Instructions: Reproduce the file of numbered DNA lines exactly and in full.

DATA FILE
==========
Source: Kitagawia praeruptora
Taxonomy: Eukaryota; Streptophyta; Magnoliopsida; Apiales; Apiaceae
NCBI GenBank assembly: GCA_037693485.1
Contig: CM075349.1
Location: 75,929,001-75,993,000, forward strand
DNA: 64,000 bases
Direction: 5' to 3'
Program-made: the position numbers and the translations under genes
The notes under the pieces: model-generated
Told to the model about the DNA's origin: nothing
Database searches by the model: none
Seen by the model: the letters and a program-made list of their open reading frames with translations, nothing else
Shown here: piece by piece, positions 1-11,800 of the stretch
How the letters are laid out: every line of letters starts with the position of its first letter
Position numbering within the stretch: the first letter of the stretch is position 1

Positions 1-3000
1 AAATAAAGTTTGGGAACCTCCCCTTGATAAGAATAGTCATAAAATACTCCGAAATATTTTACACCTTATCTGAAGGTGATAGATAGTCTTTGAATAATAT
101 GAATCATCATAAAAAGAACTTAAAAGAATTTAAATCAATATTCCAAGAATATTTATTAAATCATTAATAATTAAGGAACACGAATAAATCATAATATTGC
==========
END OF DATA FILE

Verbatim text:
Source: Kitagawia praeruptora
Taxonomy: Eukaryota; Streptophyta; Magnoliopsida; Apiales; Apiaceae
NCBI GenBank assembly: GCA_037693485.1
Contig: CM075349.1
Location: 75,929,001-75,993,000, forward strand
DNA: 64,000 bases
Direction: 5' to 3'
Program-made: the position numbers and the translations under genes
The notes under the pieces: model-generated
Told to the model about the DNA's origin: nothing
Database searches by the model: none
Seen by the model: the letters and a program-made list of their open reading frames with translations, nothing else
Shown here: piece by piece, positions 1-11,800 of the stretch
How the letters are laid out: every line of letters starts with the position of its first letter
Position numbering within the stretch: the first letter of the stretch is position 1

Positions 1-3000
1 AAATAAAGTTTGGGAACCTCCCCTTGATAAGAATAGTCATAAAATACTCCGAAATATTTTACACCTTATCTGAAGGTGATAGATAGTCTTTGAATAATAT
101 GAATCATCATAAAAAGAACTTAAAAGAATTTAAATCAATATTCCAAGAATATTTATTAAATCATTAATAATTAAGGAACACGAATAAATCATAATATTGC